The next day they return for the hoard, and the party moves onto the mountains and has a terrain hazard as a random encounter. Rockfall while climbing, a few people get squished by boulders. Okey is killed, and Flint needs help getting out from under his. Incurs a level of exhaustion, which was a convenient way for me to introduce the mechanic. Wasn't a huge problem yet but they all immediately saw the potential for that to be a pain in the ass. And, in fact, I had everyone incur a level of exhaustion the next turn since they had spent 4 hours in the mountains at that point. They make sure to do the whole job during the window of time they expect the wyvern to be gone, and even wait just outside the entrance of the lair to watch it exit first. The treasure hoard is pretty sweet, and they realize it would be enough for the Thieves to get a deed for pulling off a big heist, which I hadn't even thought of. The big challenge here was that all the treasure was seeped in liquid wyvern toxin, so they had to figure out a way to handle it all safely. They ended up taking apart a tent owned by Waylon and using it as a sack, and they had the goblins do most of the handling while Flint helped with gloves on. Flint had to trade off all of his money to be trusted to Thad (one of the thieves who took too big a share previously), because he ran out of slots from the exhaustion incurred from the boulders and being high up in the mountain. It was fun and took some creative thinking on their part. In fact, they spent a good 20 minutes figuring out the logistics of sorting out all the treasure, trying to figure out who would benefit from the magic stuff best and how to weigh that against shares of coinage, how they'd eventually clean some of this stuff, and how they could move around things in people's item slots. To my surprise, they had fun. KNAVE works!

They started heading back up north to bring their stuff to the monastery and hopefully get it cleaned. On the way, in the hills, they ran into a band of dwarven miners who smelled all that silver and gold and were really interested. Waylon had an idea: bribe the dwarves 100 silver and then say, "see that mountain behind us? That we just came from? There's more where that came from!" and got the dwarves to stop bothering them. The rest of the party was uneasy about giving away so much money but they realized the brilliance of the idea: if the wyvern came looking for that treasure, it would be thrown off their path. Especially since it can't rely on following the trail of poison anymore, since now the dwarves have some. Anyway, I meta-gamed and told the players straight up that I had fully intended for the wyvern to come hunting them but I'll allow the dwarves to just get killed instead.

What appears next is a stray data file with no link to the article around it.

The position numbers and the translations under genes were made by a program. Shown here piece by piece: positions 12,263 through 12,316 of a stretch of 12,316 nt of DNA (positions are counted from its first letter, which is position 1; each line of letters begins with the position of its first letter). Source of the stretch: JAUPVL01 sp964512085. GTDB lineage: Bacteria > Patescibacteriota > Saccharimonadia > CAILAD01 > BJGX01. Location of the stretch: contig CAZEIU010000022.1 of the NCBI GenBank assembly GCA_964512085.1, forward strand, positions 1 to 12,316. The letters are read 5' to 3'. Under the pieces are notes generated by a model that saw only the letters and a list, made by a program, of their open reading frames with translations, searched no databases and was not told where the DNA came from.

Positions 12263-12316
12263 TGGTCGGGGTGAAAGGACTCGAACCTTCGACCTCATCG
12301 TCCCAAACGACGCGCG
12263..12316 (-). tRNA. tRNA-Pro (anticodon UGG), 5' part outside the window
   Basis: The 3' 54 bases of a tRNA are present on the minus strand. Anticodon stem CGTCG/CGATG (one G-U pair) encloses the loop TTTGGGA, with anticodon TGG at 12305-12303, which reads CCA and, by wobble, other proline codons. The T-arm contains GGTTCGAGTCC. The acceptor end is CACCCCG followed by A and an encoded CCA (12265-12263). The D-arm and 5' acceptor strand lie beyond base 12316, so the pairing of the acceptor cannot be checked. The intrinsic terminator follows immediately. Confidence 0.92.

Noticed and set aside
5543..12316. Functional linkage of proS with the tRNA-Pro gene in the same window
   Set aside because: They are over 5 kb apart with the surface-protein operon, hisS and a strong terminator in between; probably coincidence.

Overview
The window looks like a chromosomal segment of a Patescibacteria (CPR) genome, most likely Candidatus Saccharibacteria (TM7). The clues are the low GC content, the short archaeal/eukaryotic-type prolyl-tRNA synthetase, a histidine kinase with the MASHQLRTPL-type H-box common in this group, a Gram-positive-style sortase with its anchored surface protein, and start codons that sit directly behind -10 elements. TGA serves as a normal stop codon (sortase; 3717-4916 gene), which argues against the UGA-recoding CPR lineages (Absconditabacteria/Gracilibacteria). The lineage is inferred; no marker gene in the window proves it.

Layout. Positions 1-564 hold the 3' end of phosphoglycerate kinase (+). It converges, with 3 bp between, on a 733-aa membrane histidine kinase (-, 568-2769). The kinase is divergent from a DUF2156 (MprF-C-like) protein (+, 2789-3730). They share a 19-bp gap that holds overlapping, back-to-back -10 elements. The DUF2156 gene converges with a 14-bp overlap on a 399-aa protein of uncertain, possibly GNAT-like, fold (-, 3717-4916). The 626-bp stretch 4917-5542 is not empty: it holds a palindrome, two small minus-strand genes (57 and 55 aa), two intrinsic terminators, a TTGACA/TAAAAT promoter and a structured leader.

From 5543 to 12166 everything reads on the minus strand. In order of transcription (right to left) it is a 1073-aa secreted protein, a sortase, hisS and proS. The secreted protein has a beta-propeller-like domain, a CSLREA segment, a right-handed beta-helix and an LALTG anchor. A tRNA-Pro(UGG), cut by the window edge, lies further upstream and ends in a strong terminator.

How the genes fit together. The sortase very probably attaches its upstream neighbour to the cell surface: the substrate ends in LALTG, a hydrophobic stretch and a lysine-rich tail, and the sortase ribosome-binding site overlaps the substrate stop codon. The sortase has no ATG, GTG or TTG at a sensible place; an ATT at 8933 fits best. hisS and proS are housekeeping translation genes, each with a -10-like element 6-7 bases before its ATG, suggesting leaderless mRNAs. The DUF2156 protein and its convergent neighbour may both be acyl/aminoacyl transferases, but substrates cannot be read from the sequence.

The party asked the monks for help cleaning their stuff, who said they could sell the party their two doses of antitoxin (each good for 1 slot's worth of stuff). Clever thinking followed. They used antitoxin on their spell scroll and spell book (Control Weather), and then used the spellbook to create a raincloud over a little dish of all the coinage/jewelry and gradually wash it out over night. They knew they didn't want to run water over the scroll and book because it could damage them, but it would be good enough for all the metal stuff. Anyway, this night the two Thieves level up, which gave everyone in the party 1 level since beginning. Tatiana wanted a Bag of Holding like Thad's but figured it wouldn't make sense to get it at the monastery, so I said "we'll delay that benefit until you can get back to Marion, go to a tailor, and pick it up from a guildmate there." This was an important lesson though: having leveling take a week of downtime helps explain stuff like this seamlessly, instead of being an issue.